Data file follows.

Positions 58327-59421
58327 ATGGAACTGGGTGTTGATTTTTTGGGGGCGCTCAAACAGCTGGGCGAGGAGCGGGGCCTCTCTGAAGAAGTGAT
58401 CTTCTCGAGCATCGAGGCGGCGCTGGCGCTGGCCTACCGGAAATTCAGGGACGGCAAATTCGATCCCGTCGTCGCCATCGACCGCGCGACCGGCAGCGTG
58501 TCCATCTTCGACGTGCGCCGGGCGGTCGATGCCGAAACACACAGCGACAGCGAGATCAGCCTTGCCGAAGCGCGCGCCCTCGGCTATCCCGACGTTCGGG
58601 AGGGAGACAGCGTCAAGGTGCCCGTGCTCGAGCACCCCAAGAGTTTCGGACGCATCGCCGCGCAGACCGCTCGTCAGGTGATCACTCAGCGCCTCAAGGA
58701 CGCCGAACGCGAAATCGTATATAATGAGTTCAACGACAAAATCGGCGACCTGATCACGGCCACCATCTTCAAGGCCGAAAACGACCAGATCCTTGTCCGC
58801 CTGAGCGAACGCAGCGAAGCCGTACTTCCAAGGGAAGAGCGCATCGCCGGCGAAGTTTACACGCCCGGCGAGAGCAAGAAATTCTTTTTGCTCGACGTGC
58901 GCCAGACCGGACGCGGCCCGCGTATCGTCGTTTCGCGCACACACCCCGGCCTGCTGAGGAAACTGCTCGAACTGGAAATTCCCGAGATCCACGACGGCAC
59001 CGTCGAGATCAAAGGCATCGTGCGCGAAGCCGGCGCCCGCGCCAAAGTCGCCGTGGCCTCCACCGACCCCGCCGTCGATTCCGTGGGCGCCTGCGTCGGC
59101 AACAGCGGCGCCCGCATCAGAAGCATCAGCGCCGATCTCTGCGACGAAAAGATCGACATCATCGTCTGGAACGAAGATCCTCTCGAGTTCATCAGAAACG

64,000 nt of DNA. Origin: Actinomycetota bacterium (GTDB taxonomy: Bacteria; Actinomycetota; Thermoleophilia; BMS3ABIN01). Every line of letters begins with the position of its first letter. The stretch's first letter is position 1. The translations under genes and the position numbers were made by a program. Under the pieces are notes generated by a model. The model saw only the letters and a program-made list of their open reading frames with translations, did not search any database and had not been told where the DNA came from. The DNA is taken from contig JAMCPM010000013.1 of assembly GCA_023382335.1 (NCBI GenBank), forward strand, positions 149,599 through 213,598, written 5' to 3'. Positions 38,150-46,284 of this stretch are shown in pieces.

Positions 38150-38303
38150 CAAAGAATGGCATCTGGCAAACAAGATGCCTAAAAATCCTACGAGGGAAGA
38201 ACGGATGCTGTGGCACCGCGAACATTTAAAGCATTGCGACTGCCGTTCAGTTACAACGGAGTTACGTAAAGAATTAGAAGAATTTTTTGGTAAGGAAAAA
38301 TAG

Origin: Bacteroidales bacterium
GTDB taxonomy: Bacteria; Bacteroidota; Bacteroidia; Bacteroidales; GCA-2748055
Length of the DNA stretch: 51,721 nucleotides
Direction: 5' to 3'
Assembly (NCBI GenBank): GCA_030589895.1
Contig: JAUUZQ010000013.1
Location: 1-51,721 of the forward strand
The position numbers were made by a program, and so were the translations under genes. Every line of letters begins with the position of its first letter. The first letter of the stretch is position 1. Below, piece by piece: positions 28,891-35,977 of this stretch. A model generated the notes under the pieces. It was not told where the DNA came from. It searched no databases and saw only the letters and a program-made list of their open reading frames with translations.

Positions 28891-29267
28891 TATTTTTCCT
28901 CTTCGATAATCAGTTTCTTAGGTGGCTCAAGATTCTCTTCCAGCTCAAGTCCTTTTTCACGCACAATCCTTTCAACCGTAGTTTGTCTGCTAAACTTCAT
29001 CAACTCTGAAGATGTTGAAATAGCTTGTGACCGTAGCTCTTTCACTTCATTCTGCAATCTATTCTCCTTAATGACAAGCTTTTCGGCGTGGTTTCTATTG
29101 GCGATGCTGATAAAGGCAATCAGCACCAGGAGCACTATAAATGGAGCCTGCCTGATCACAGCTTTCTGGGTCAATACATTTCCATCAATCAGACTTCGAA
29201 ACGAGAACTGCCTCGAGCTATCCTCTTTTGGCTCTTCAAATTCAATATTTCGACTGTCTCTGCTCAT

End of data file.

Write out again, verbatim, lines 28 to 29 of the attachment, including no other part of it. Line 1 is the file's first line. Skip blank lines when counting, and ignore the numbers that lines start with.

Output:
29101 GCGATGCTGATAAAGGCAATCAGCACCAGGAGCACTATAAATGGAGCCTGCCTGATCACAGCTTTCTGGGTCAATACATTTCCATCAATCAGACTTCGAA
29201 ACGAGAACTGCCTCGAGCTATCCTCTTTTGGCTCTTCAAATTCAATATTTCGACTGTCTCTGCTCAT